Jesus is here talking to the religious leaders, and particularly to the Pharisees, whom today we would think of as “Bible-believing Christians.” Their highest honor was to be on the Sanhedrin. The Sanhedrin was a political as well as a religious body, and politicians are particularly sensitive to the opinions of others. The Sanhedrin wasn’t chosen by open elections among the people the way legislatures in democracies are, but it was still a very exclusive club into which you had to be invited. They were all doubtless concerned about the praise of their peers. Jesus was pointing out that such a focus took them out of the realm of the spiritual entirely, regardless of how religious they seemed. If we fail to seek the praise of God we are operating on strictly human rules, whatever terminology we might use. That’s what Jesus was talking about when He referred to God’s righteousness. (Matthew 6:33) Seeking God’s righteousness means seeking to live so that He will say, “Well done, good and faithful servant.” (Matthew 25:21, 23) That isn’t something we can do once and be done with it, but something we need to do consistently, day after day after day. Frankly, we can get tired of following God, when things don’t turn out the way our human imaginations would like them to. That’s what “faithful” is all about: dogged determination and obedience regardless of circumstances. When our focus is on pleasing God, we will find that our faith grows more than we realize, because we aren’t believing in faith, we are believing in the One who is before and beyond and above all things, because He created it all.

I enjoy the praise and approval of others as much as anyone, so I must be careful not to make that my goal. I desire great, mountain-moving faith, but I have seen many people who seem to have faith in faith, even more than faith in God Himself. Like the father of the epileptic boy, I find myself crying out, “Lord, I believe! Help me overcome my unbelief!” (Mark 9:24) My focus has got to be on my Lord, caring about what He thinks of me and not about much else. I am often reminded that everything physical is temporary, so making that my treasure is futile. However, approval isn’t physical, and it can be very seductive. There have been times when I have actually fantasized about the eulogies at my funeral, being hungry for the praise of men. What foolishness! My heart needs to be fixed on my Lord, and what He says of me.

Father, thank You for this reminder. I do care what people think of me. That’s not wrong, but help me care far more what You think of me, so that Your will may reign in my life. Thank You. Praise God!

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Dependence on God; January 10, 2020

John 5:19 Jesus gave them this answer: “Very truly I tell you, the Son can do nothing by himself; he can do only what he sees his Father doing, because whatever the Father does the Son also does.”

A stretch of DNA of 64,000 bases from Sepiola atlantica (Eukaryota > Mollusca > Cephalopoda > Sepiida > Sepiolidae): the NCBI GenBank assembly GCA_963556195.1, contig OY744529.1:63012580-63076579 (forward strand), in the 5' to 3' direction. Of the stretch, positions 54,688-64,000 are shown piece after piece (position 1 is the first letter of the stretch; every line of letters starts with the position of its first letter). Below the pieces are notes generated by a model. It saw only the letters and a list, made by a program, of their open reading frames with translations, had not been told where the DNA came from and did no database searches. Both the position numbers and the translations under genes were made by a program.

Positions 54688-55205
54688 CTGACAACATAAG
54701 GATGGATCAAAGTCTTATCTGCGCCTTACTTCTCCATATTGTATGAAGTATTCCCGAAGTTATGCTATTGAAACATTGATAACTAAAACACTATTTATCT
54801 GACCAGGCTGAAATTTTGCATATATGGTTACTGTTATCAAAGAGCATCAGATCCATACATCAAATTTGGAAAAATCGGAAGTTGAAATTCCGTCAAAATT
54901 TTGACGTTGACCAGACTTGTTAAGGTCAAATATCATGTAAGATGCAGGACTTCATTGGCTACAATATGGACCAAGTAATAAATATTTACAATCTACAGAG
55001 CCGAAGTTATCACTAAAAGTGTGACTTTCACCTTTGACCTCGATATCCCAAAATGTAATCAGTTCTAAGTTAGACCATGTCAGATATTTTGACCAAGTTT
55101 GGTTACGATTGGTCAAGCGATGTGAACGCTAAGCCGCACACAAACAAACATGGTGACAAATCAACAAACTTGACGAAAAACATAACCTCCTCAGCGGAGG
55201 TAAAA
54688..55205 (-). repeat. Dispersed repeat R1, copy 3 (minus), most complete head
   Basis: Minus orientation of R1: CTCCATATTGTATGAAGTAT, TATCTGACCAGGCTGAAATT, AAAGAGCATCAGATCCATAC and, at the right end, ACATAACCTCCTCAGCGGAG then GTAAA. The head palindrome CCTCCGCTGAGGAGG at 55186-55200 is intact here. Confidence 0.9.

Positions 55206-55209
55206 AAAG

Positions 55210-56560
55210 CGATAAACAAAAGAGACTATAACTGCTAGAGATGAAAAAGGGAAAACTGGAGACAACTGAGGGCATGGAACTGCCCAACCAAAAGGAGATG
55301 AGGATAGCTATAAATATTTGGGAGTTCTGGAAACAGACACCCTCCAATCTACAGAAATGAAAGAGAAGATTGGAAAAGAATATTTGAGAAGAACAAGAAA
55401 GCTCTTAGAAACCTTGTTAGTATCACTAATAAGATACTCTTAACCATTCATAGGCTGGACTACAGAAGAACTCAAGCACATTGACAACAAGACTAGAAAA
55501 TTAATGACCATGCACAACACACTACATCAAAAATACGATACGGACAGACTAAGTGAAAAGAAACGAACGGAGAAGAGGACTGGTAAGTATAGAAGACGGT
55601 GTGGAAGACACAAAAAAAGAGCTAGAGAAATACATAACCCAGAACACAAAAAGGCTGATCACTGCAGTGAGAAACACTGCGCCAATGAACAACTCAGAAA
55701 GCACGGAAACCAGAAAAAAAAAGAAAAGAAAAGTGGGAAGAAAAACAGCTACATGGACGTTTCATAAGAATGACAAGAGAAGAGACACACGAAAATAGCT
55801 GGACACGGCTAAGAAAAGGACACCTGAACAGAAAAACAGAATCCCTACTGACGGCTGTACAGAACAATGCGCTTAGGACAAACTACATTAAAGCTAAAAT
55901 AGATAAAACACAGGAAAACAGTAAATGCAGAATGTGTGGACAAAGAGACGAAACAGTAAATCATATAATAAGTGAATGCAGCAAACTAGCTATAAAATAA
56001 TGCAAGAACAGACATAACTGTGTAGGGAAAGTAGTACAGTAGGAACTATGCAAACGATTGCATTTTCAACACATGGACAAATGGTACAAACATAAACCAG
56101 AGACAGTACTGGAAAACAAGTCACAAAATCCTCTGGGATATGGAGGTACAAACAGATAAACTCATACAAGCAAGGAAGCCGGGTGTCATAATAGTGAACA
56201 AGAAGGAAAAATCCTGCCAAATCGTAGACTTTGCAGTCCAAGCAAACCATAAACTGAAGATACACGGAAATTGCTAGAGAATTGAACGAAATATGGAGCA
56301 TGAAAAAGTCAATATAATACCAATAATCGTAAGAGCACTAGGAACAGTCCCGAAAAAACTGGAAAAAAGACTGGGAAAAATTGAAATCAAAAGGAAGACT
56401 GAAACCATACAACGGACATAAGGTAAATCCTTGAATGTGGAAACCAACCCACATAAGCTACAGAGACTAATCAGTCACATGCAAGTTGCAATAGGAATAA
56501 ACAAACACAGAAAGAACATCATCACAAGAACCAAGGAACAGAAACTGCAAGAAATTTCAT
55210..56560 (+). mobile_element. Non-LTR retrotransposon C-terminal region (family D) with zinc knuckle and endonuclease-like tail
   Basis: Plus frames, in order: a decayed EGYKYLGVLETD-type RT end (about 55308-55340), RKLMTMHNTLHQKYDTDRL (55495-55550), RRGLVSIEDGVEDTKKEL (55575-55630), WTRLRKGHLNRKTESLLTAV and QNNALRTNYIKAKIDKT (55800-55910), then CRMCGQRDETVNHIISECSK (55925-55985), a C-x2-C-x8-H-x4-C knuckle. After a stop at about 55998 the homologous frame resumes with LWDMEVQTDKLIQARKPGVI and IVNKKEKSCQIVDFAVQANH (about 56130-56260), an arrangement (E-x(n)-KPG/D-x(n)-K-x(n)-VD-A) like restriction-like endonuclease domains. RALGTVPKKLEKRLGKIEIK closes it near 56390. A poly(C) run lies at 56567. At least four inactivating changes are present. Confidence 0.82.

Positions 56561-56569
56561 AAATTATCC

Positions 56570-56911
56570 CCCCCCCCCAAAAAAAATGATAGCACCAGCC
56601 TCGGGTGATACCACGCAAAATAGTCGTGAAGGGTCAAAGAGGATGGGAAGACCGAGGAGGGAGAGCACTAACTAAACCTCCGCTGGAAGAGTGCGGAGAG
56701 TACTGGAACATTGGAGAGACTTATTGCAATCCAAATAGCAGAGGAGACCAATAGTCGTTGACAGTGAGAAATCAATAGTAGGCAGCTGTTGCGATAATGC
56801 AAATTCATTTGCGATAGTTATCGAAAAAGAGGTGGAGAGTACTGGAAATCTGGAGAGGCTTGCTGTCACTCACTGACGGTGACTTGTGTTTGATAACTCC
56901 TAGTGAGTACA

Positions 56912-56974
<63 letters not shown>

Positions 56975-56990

I am frequently reminded that apart from Christ I can do nothing, (John 15:5) but I don’t often think about the fact that even Jesus could do nothing except what He saw the Father doing. We have a lot to learn about the Trinity! This awareness in Jesus obviously affected everything He did, all the way to His prayer in Gethsemane. (Mark 14:36) We tend to operate in the illusion of independence, when we all exist only by the grace and mercy of God. That God has indeed given us free will is one of the greatest mysteries and miracles of the universe. That’s why it’s absurd to the point of being laughable when we rebel against God (and we all do that at times). Any parent who has raised small children has experienced the child wanting to do things that are far beyond them, but with a little discreet assistance from the parent, those things get done. The child will often enough crow about them as though they were personal accomplishments, when actually they were done by the parent for the most part. We are very much like that with Father God, but most of the time we don’t even realize it. We would do well to realize that if even Jesus couldn’t do anything on His own, we are far more helpless without His power and grace operating through us.

This is of great importance to me, because so few things in life have seemed terribly difficult (other than sports-related things). I have taken for granted the gifts God has given me in words, music, and various other things, and too often forgotten that those things don’t originate in me. It’s not just that He’s smart and I’m not, (as He had to speak to me personally before I could really grasp it) it’s that He is the source of everything good. (James 1:17) We are indeed created in His image, (Genesis 1:27) which means we have the potential for creativity of our own, but we must remember that it all stems from the Father of Lights. When it all comes from Him, then I’ve got to be careful that it’s all directed back to Him, accomplishing that for which He intended it and giving glory to Him.